Leadership Assessment

Leadership Assessment

“For many family businesses, leadership assessment is not a common practice. Because of that shortcoming, many family businesses never reach their true potential,” according to leading family business expert Don Schwerzler “Leadership assessment in a family business requires “tough-minded” entrepreneurship – people who understand that the best way to build family wealth is to build the business, better and faster!”

Schwerzler has been studying and advising family business owners for more than 40 years and he is the founder of the Family Business Institute headquartered in Atlanta GA.

Growing and running a family business consumes a lot of energy because the family business entrepreneur often has to wear many hats – sometimes too many hats!

Over time it is sometimes easier for a family business to pass an opportunity rather than exploit the opportunity – simply because the leadership is over-stretched or simply burned-out.

Another wrinkle in the equation is that many family businesses are "analytically impaired" - they are not able to properly exploit the true potential of their business.

Leadership assessment also comes into play as part of the succession management process. Often the major issues for the family business owner is have a family member(s) continue to manage the business – transitioning the family business ownership from one generation to the next.

But what if that is not the best option?

What if selling the business is the best option in terms of building the wealth of the family?

Author Tom Deans addresses that contrarian view in his book Every Family Business.

Why do the Merger and Acquisition firms aggressively seek out family businesses?

Simply stated, family-owned businesses are often seen as underperforming – not realizing the true potential of the business.

When family businesses need recapitalization, the financial advisors first look at market opportunities and then make a leadership assessment.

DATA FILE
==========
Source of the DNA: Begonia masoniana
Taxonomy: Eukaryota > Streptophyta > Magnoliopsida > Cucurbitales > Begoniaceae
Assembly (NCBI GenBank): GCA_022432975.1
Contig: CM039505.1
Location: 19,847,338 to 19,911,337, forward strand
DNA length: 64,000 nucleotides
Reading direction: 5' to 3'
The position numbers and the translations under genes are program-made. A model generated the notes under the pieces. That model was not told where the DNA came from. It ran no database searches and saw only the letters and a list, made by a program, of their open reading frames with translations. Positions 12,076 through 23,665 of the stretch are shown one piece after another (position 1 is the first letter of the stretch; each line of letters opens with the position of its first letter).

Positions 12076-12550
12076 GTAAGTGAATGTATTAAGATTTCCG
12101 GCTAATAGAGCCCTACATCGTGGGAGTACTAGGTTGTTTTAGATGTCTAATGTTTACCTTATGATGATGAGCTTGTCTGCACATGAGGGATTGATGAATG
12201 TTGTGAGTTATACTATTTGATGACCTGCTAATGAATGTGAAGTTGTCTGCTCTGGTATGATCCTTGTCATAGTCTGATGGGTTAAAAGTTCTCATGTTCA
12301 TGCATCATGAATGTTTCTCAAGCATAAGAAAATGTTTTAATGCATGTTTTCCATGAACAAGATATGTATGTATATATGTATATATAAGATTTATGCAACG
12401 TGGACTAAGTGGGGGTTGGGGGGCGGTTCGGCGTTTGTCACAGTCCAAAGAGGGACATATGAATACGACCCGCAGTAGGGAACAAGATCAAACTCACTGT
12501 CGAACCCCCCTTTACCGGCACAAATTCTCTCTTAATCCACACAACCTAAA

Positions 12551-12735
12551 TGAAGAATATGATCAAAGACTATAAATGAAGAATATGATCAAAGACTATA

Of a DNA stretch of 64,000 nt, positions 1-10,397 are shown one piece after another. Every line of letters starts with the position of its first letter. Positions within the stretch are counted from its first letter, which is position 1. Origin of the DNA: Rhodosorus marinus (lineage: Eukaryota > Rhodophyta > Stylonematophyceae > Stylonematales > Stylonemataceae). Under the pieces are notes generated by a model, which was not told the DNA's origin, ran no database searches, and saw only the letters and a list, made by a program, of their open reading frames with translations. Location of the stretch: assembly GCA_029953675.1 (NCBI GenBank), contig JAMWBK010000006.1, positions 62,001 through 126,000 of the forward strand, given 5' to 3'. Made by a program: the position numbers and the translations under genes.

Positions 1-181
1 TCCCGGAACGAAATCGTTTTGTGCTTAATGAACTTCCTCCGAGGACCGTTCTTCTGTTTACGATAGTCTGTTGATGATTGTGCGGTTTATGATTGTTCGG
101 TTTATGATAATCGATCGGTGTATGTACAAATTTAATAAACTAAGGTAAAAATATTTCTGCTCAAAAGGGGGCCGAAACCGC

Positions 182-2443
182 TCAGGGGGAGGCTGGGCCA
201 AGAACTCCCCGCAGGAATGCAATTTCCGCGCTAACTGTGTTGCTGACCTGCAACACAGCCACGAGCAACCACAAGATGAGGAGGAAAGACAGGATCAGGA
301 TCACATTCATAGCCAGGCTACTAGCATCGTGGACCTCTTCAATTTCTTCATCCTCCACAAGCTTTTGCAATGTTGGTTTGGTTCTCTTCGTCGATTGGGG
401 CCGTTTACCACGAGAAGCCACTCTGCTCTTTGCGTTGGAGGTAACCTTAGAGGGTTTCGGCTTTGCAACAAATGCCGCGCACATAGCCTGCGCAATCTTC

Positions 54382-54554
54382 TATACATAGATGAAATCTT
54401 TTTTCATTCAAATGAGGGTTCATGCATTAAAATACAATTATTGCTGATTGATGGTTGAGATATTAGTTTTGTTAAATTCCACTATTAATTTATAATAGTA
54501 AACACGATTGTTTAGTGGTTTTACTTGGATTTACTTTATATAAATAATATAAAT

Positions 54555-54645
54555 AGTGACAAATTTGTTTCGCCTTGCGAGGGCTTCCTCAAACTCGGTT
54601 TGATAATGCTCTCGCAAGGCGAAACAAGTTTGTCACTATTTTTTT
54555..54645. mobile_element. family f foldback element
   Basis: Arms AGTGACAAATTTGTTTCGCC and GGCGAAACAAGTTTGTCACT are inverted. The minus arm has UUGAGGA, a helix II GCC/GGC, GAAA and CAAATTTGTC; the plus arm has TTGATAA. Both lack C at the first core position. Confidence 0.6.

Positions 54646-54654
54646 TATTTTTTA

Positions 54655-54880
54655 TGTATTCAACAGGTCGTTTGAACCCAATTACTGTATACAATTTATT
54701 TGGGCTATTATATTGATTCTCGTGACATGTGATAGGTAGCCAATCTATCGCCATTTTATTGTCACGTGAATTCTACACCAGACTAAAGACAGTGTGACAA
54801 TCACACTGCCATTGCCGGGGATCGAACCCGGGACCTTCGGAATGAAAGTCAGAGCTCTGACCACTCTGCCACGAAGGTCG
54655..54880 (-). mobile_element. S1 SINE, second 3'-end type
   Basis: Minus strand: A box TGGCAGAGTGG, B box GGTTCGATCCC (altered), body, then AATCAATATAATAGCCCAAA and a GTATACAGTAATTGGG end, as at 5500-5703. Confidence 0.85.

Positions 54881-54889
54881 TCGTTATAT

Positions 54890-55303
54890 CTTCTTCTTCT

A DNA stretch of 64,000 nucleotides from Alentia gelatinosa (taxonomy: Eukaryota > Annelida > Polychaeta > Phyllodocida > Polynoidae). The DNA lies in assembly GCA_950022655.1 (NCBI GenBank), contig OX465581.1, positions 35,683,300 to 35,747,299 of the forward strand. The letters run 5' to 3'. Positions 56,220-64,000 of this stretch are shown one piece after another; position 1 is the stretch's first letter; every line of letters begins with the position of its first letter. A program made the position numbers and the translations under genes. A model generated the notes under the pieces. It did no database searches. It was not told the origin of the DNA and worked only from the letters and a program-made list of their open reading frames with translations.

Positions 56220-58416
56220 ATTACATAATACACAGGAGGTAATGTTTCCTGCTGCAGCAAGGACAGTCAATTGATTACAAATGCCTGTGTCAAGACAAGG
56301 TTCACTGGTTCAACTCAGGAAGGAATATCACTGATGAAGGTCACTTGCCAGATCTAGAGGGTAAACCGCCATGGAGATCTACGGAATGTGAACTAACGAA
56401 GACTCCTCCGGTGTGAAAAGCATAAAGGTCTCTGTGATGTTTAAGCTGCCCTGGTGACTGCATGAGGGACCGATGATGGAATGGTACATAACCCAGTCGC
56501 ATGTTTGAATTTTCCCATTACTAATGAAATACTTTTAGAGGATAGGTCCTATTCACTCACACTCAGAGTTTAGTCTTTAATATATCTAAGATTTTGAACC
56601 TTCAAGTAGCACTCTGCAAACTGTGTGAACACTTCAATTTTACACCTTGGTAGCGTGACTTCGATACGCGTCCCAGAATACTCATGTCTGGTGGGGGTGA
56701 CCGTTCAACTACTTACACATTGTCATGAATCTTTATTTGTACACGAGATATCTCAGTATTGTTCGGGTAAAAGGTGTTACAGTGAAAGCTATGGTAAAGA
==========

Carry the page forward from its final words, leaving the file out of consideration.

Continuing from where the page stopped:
How likely is the resident management team to succeed in growing the business in size and profitability?

Consequently, part of the “deal” is to bring in fresh management talent – top executives who have access to resources and who are highly motivated to make the business more successful, quickly.

When a family business owner seeks our help to reinvigorate his/her management team, one of our family business experts is Gary Payne – an executive recruiter who has a solid reputation for finding “rainmakers” for family businesses.

Finding top talent for a family business is not a skill set that most executive recruiting firms have and they end up trying to stuff round pegs into square holes. For a family business, that can be a catastrophic mistake.

“The key is in understanding family business and family business dynamics,” notes Schwerzler.

How does the executive search for top talent work for a family business?

Payne presents an executive White Paper that helps to explain the process that has proven so successful.

Succession Planning – Leadership Assessment

In many Family Owned Businesses, there comes a time when the current leadership structure has to change. This could be for many reasons:

Perhaps the current family leader is at retirement age and there is no family member ready or willing to take over.

Sometimes, the family business needs to bring in outside leadership in order to increase organizational equity and value.

If the current family owner is the face of the business, it might be necessary to affect a smooth leadership transition to increase organizational value for the future.

Making the decision to bring in a non-family CEO is often an emotional one for the family, but not always.

In order to manage these emotions, it is critical that the long term family vision for the business be agreed to and documented fully by all involved family members or the Family Board, if one exists.